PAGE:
A general object of the invention is to compensate for the drop in gain associated with a sine wave modulated PWM inverter as it operates in the pulse dropping region. In she case of current regulated PWM inverters, the feedforward voltage adds to the voltage command input to the PWM inverter thereby increasing the command above that required to regulate motor stator current. This boost in the modulating signal effectively increases inverter gain and the amount of feedforward voltage precisely offsets the loss in inverter gain normally encountered in the pulse dropping region of operation.

A more specific object of the invention is to maintain control of motor speed and motor torque in the pulse dropping region of operation. The loss in loop gain which normally occurs when operating in the pulse dropping region is precisely offset so that closed loop control of motor speed and torque can be maintained throughout. Thus, the AC motor drive responds promptly and accurately to transient loads which cause it to operate in the pulse dropping region.

The foregoing and other objects and advantages cf the invention will appear from the following description. in the description, reference is made to the accompanying drawings which form a part hereof, and in which there is shown by way of illustration a preferred embodiment of the invention. Such embodiment does not necessarily represent the full scope of the invention, however, and reference is made therefore to the claims herein for interpreting the scope of the invention.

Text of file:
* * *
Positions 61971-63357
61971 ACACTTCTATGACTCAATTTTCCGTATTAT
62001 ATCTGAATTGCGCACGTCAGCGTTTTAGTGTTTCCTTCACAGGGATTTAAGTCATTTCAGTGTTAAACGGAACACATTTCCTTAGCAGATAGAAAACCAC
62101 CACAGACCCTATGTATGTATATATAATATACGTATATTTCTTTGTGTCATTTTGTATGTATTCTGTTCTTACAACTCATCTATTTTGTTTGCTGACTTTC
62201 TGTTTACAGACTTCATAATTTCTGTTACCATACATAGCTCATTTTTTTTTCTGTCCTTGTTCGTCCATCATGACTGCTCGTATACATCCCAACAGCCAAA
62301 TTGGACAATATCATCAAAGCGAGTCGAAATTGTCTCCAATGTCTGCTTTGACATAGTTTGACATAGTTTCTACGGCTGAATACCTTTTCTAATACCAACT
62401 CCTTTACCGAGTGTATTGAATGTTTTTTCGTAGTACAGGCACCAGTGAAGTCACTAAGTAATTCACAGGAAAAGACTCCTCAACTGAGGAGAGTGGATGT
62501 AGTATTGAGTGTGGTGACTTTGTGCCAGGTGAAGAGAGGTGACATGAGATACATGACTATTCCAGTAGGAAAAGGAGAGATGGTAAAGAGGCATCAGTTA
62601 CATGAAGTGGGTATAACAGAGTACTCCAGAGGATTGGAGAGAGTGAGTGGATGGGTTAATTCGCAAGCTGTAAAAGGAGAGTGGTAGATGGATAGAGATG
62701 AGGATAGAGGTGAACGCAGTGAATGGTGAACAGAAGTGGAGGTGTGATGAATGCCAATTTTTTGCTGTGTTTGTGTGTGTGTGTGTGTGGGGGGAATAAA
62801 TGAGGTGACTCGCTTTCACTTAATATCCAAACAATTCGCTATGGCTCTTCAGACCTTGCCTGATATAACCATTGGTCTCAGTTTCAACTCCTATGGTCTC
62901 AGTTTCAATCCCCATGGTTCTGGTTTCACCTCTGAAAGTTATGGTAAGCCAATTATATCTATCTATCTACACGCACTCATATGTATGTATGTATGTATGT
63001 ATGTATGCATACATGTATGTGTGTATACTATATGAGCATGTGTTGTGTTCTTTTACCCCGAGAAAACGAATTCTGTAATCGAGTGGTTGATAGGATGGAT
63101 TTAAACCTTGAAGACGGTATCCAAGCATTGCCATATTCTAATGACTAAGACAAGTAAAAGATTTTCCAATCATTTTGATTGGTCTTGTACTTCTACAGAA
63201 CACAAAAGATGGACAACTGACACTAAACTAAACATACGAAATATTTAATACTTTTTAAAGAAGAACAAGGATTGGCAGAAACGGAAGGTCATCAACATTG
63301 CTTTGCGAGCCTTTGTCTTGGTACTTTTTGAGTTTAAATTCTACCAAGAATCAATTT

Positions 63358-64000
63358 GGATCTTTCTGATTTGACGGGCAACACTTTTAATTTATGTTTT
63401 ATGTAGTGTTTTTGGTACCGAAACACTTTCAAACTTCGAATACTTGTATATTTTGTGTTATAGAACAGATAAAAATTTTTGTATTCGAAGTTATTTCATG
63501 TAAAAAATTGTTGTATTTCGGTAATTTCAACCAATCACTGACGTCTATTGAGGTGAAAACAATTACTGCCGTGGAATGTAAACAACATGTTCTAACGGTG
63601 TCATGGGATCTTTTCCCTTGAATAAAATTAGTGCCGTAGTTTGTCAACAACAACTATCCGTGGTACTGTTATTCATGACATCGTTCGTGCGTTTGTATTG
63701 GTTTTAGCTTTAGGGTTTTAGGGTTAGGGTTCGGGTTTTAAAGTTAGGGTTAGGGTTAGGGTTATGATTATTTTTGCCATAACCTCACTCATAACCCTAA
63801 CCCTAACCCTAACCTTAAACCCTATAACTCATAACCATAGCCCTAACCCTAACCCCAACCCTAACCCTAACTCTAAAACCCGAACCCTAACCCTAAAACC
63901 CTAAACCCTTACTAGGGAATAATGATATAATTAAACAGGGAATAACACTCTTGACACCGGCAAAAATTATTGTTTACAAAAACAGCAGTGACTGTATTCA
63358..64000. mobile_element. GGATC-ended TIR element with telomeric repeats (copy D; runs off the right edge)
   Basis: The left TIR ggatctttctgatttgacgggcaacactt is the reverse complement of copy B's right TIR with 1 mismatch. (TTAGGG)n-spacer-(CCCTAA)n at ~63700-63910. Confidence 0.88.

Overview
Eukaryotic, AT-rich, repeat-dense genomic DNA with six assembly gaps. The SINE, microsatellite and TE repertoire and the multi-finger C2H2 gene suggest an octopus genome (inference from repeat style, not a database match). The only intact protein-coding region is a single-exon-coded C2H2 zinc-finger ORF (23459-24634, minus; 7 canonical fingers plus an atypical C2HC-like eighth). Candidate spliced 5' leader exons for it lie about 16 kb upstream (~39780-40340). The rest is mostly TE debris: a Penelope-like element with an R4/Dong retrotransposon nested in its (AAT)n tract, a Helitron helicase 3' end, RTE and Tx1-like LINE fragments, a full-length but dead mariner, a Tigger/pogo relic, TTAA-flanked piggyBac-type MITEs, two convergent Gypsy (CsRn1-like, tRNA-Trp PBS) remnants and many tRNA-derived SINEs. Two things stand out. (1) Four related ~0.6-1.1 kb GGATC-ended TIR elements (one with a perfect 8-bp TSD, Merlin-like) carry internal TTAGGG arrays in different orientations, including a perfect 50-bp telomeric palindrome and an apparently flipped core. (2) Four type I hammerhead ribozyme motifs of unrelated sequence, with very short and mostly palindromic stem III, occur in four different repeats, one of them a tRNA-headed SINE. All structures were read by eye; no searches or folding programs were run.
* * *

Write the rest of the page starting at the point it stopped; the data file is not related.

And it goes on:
FIG. 1 is an electrical block diagram of an AC motor drive which employs the present invention;

FIGS. 2a-2c are graphic representations of voltages applied to a PWM voltage inverter which forms part of the AC motor drive of FIG. 1 illustrating three distinct modes of operation;

FIG. 3 is a graphic representations of the gain of the PWM voltage inverter in the three modes of operation; and

FIG. 4 is an electrical block diagram of the control functions performed by a controller which forms part of the motor drive of FIG. 1.

FIG. 5 shows the relationship between the voltage command VMAG and its quadrature components.


FIG. 1 illustrates a current-regulated pulse width modulation (CRPWM) motor control for an AC induction motor 10. The motor control (also called a "drive") includes a power section that receives power at a line frequency of 60 Hz from a 3-phase AC power source 11. The three phases of the power source are connected to an AC-DC power converter 12 in the power section of the drive. The AC-DC power converter 12 rectifies the alternating current signals from the AC source 11 to produce a DC voltage (VDC) on a DC bus 13 that connects to power inputs on the pulse width modulation (PWM) voltage inverter 14. The AC source 11, the AC-DC power converter 12 and DC bus 13 provide a DC source for generating a DC voltage of constant magnitude. The PWM inverter 14 includes a group of switching elements which are turned on and off to convert this DC voltage to pulses of constant voltage magnitude, but variable width.